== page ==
Author

Ashley Schani

Date of Award

7-1-2012

Document Type

Thesis

Degree Name

Master Of Arts In Clinical Psychology

Colleges & School

College Of Arts And Sciences

First Advisor

Mark Rusch, PhD

Library of Congress Subject Heading

Eating disorders

Abstract

Research on eating disorder treatment has shown conflicting results. Some theoretical frameworks place importance on using certain treatment modalities, whereas others find these same treatment modalities ineffective in treating individuals suffering from eating disorders (ED). For example, cognitive behavioral therapy (CBT) has been shown to be successful in the treatment of individuals suffering from Bulimia Nervosa; however, only 30% to 50% of patients with bulimia nervosa are fully recovered following CBT (Wilson, Grilo, & Vitousek, 2007). Research has focused on finding effective treatment interventions. Yet, there is little to no research on how often these treatment modalities are used across an outpatient eating disorder population. Many studies focus on treatment efficacy used with inpatient or residential programs, while they neglect the same research on outpatient care. The present study investigated whether there was a consensus with treatment interventions used by clinicians in an outpatient setting. This study aimed at determining which treatments are deemed effective by clinicians, and elucidates barriers clinicians encounter when working with an eating disordered population. In addition, this study added to the literature and provided clinical implications for future research. By identifying the barriers, frequency of use, and perceived effectiveness of treatment interventions, researchers can enhance the interaction between patient and provider, as well as continue the goal of designing effective treatments.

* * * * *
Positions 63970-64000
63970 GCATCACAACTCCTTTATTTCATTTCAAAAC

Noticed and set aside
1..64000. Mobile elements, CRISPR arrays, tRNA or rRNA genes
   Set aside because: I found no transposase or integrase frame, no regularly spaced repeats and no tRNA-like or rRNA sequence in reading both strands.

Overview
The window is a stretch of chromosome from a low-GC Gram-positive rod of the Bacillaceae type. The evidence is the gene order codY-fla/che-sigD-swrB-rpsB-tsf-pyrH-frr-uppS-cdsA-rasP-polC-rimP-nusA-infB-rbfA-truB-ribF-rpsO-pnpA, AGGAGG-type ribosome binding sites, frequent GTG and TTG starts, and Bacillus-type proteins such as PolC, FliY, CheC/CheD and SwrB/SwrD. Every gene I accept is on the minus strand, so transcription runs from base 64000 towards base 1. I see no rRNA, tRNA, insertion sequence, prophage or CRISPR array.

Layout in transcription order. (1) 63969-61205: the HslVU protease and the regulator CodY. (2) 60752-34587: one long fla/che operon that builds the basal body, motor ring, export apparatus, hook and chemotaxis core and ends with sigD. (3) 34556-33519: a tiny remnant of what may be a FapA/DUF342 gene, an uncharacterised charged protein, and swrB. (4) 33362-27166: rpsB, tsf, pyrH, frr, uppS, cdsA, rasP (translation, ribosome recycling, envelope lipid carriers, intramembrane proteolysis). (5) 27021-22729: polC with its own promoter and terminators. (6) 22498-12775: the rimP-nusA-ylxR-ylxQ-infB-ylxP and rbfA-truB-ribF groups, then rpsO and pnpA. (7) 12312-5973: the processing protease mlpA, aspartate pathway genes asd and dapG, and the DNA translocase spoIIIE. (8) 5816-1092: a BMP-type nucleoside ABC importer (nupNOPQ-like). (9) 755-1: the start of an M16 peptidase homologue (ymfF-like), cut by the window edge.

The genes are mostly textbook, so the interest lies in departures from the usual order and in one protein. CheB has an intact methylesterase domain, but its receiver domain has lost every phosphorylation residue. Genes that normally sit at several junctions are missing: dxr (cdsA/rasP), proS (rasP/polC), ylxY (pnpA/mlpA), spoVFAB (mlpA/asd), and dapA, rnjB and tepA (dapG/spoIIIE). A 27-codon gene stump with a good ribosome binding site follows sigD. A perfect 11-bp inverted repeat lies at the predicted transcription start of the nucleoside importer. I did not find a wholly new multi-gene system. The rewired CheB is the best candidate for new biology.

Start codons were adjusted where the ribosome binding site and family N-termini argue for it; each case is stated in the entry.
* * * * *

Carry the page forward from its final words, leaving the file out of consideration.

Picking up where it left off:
Rights

On-Campus Access

OCLC Number

708247925

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